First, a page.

Defining the Libertarian

Posted by admin | Uncategorized | Friday 5 June 2009 7:26 pm

defininglibertarianBecause my own ability to define what I define myself as is constantly in need of a new definition, I loosely say, as many do, that Libertarians are “conservative fiscally and liberal socially.”

To give specific examples, Gay marriage should be legal because making it illegal impinges the civil liberties of a certain segment of the population, while those wishing to conserve historically accepted social norms look to maintain standard practices.

Bailouts for poorly run companies should not happen as it is not the government’s job to promote products that people don’t want, like Chryslers, or pad the wallets of executives. However, this view might be countered by social reformers looking to throw money at a problem in the hopes to prevent loss of jobs thereby making a larger government more responsible for individual lives and spending truckloads of taxpayer money.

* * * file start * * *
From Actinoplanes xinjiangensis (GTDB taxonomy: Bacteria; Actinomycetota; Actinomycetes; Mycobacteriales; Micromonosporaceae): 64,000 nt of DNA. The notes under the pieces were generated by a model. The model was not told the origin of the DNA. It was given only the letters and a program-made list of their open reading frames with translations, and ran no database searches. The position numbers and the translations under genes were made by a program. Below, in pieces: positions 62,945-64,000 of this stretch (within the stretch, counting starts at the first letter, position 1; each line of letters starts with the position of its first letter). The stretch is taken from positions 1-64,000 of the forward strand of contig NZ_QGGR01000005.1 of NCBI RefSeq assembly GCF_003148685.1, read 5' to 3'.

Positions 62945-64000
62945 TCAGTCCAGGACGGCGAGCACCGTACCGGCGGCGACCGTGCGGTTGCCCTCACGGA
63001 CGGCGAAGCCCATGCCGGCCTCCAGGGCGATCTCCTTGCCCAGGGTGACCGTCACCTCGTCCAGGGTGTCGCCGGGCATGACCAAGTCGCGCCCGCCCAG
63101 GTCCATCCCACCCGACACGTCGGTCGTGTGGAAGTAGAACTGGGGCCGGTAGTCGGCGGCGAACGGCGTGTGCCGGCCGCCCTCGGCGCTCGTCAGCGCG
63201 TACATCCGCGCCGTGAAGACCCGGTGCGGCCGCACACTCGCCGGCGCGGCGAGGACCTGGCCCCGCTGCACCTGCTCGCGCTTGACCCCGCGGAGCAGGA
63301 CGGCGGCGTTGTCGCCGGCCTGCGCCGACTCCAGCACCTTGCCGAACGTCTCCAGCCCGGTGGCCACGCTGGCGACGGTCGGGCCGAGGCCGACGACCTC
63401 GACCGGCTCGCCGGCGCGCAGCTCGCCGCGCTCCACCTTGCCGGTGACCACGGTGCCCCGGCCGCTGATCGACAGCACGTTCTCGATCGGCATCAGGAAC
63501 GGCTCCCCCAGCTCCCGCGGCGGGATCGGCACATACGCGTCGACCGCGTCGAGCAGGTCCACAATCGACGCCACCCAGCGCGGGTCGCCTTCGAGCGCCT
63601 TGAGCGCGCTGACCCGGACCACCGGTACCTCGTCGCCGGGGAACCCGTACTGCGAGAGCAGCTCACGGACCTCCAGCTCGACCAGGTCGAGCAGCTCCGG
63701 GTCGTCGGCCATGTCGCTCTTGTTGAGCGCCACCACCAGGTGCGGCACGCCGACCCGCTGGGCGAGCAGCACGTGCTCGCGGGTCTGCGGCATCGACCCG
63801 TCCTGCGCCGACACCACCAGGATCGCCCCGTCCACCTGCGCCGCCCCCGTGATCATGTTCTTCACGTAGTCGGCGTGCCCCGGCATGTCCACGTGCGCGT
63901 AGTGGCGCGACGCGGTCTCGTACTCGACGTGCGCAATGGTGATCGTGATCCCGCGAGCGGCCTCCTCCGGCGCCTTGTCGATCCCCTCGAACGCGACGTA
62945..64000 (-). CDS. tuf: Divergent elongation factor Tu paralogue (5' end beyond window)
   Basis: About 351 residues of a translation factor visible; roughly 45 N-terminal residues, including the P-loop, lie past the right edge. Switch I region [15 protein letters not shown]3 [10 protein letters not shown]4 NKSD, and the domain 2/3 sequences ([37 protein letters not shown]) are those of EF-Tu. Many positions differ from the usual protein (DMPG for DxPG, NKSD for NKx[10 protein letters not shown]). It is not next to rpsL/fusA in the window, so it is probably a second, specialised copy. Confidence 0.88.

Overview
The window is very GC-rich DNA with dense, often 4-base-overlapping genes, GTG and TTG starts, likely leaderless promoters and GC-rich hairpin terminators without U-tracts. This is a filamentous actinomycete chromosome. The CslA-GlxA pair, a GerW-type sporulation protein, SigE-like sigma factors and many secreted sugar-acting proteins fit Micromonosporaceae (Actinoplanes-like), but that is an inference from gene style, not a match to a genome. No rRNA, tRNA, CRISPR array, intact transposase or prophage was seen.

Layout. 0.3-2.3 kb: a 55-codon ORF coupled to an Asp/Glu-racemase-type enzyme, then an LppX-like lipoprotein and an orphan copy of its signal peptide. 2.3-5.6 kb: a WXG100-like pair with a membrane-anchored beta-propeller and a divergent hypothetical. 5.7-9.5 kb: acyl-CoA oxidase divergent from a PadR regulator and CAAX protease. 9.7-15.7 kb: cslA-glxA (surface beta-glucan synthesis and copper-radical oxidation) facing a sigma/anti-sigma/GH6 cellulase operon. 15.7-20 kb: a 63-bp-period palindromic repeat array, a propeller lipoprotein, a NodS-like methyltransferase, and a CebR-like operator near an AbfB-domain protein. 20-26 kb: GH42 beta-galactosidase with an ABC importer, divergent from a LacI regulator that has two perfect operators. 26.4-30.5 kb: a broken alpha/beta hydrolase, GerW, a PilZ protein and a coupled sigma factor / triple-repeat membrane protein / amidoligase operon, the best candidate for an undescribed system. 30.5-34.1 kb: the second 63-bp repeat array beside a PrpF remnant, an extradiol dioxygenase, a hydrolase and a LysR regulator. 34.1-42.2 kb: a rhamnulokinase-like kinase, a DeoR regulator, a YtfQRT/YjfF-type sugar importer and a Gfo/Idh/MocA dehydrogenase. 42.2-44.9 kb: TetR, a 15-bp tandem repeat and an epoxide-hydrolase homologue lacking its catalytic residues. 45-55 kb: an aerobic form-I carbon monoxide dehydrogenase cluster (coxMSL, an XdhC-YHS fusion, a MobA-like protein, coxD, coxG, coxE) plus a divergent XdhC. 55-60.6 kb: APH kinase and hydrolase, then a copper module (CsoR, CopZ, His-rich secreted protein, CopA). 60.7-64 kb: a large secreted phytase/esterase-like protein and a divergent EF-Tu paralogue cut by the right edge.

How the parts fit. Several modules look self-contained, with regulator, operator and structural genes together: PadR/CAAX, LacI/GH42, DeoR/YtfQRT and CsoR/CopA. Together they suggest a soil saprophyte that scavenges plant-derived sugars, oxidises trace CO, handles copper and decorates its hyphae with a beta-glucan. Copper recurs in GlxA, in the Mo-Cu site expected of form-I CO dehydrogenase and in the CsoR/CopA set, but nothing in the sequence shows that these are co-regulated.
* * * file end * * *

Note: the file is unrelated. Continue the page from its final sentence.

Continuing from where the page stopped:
But as I said, I am always looking for new definitions. This is because, being a Libertarian and viewing the word through a watered down lens is not necessarily the best way to adhere to a dense political belief system.

So I am going to do a little research and homework to know more about my own party and maybe re-examine why it is right for me. The research, in this case, is to read. I have taken a few suggestions from other like-minded readers and I have come down to two books. One is the considered by some to be one of the greatest 100 books of all-time, Conscience of a Conservative by Barry Goldwater. The other is The Revolution by Ron Paul.

It should be noted that both authors are considered conservative, by most standards. I will address this misconception in another future article. However, for the moment, will focus on these two books to help define what it is to be a Libertarian.

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